Solar PV 2009 – Historical Data Seies. Global investment in renewables grew very fast from $35 billion in 2004 to $148 billion in 2007, averaging over 60% growth a year, but slowed down with only 5% growth in 2008 to $155 billion. $41.3 billion was by company investment through VC/PE (venture capital/private equity), equity in the public markets, corporate of government R&D. $96.6 billion was through asset finance. Renewables were undoubtedly helped by sky high oil prices during much of 2008 but that advantage withered, although oil prices are now rising again.
In 2008 wind was the major target for investment, receiving $52.9 billion and solar the second highest with $31.1 billion, but solar had much the highest cagr with 70% from 2006 to 2008, compared with geothermal’s 57% and wind’s 44%. However, it is the quarterly analysis which tells the story of the effect of the financial crisis. After almost uninterrupted growth from Q1/2004 to Q4/2007, investment started to decline in Q3/2008 and nose-dived in Q4/2008 with $23.9 billion compared with $41.2 billion in Q4/07, and only $13.9 billion in Q1/2009 compared with $28.3 billion in Q1/2008.
Governments have committed some $180 billion to the development of sustainable energy to be invested between 2009 and 2013. Contributions will peak in 2010 and 2011.
The United States and China have both committed by far the largest stimulus packages to sustainable, energy each worth nearly $70 billion from 2009 to 2013. India’s $13.7 billion two-part stimulus programme includes no dedicated funding for renewable energy or energy efficiency measures. Japan follows with $11.7 billion; the long-awaited fourth stimulus package was finally announced in April 2009. South Korea’s official announcement its “Green New Deal” came in January 2009 and is designed to stimulate job creation through green growth. It has been acclaimed as the greenest stimulus package from any major world economy, given that some 80% of the overall $38 billion is dedicated to environmental measures. However, under scrutiny only $7.7 billion will be devoted to “clean energy”, and again, energy efficiency is the key beneficiary. Germany’s two packages, amounting to €80 billion, initially only include two clean energy measures. There is a risk attached to the fiscal stimulus which should be factored in. Feed-in tariffs and fiscal stimulus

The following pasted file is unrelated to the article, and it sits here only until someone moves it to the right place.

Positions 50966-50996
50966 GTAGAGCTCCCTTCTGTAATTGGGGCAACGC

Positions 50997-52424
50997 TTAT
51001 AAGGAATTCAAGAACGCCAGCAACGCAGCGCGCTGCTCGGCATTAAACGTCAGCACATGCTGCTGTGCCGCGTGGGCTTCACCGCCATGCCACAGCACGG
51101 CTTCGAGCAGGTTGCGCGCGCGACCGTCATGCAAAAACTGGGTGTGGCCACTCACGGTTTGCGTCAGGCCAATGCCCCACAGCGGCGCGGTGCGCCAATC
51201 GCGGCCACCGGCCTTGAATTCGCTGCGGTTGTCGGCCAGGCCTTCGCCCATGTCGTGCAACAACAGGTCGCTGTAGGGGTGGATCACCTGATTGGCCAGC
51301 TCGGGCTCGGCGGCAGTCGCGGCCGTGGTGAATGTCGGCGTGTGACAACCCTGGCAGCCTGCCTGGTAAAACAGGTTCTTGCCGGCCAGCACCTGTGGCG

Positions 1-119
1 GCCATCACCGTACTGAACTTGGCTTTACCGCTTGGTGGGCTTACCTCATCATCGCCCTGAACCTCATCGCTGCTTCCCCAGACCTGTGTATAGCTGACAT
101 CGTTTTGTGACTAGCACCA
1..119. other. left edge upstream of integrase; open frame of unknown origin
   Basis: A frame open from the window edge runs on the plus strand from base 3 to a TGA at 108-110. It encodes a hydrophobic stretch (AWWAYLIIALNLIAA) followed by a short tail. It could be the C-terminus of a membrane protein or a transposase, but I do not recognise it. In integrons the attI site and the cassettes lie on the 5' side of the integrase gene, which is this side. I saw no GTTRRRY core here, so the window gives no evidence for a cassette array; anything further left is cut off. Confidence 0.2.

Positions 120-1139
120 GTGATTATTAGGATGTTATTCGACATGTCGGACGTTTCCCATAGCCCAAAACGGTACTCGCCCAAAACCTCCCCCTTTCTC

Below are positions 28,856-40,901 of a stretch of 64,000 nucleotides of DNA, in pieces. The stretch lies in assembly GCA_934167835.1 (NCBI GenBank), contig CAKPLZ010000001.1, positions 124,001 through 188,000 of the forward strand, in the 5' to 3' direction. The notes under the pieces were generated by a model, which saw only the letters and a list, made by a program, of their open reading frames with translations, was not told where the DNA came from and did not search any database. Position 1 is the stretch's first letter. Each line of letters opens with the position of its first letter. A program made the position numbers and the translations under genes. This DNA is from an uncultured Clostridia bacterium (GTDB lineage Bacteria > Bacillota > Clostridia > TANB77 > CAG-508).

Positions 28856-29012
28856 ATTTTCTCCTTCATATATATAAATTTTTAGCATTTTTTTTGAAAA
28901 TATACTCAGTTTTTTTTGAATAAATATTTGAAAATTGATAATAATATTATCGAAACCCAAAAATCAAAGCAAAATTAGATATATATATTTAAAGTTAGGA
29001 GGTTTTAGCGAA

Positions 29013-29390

programmes depend on governments’ capacity to sell debt, usually in the form of bonds. It has always been assumed that the industrialised countries have an unlimited ability to sell sovereign debt but this is now open to question, as governments load one bond auction after another onto the international debt market, principally China. Already the US, Germany and Britain have experienced failed auctions and Reuters reports that the US government may face difficulty financing the spending to stimulate the economy. Several countries have suffered down-ratings in their credit ratings and others, including the United Kingdom, have been put on negative notice. At the start of the fiscal stimulus packages in 2008/09 in the UK, a former Chancellor of the Exchequer, Lord Howe, who is one of the few people in the world with actual experience of managing a financial collapse (the UK in 1979), warned that the final determinant would not be the government’s desire to pump money into the economy, but its ability to raise the funds in the markets to finance it. All the indicators are that many countries will have to make big savings in their expenditure, which may be an added constraint. Global production of solar photovoltaic cells rose from 47 MW in 1990 to 4,117 MW in 2007 and 6,950 MW in 2008. After several years of supply side pressure supply now exceeds demand, reducing prices and lead times.
In 2005 Japan accounts for 47% of production and five companies dominated the Japanese market. Sharp was the world leader with capacity of 500 MW and had been for nine years, the next largest being Kyocera with 240 MW.
From the NRG Expert Historical Data Series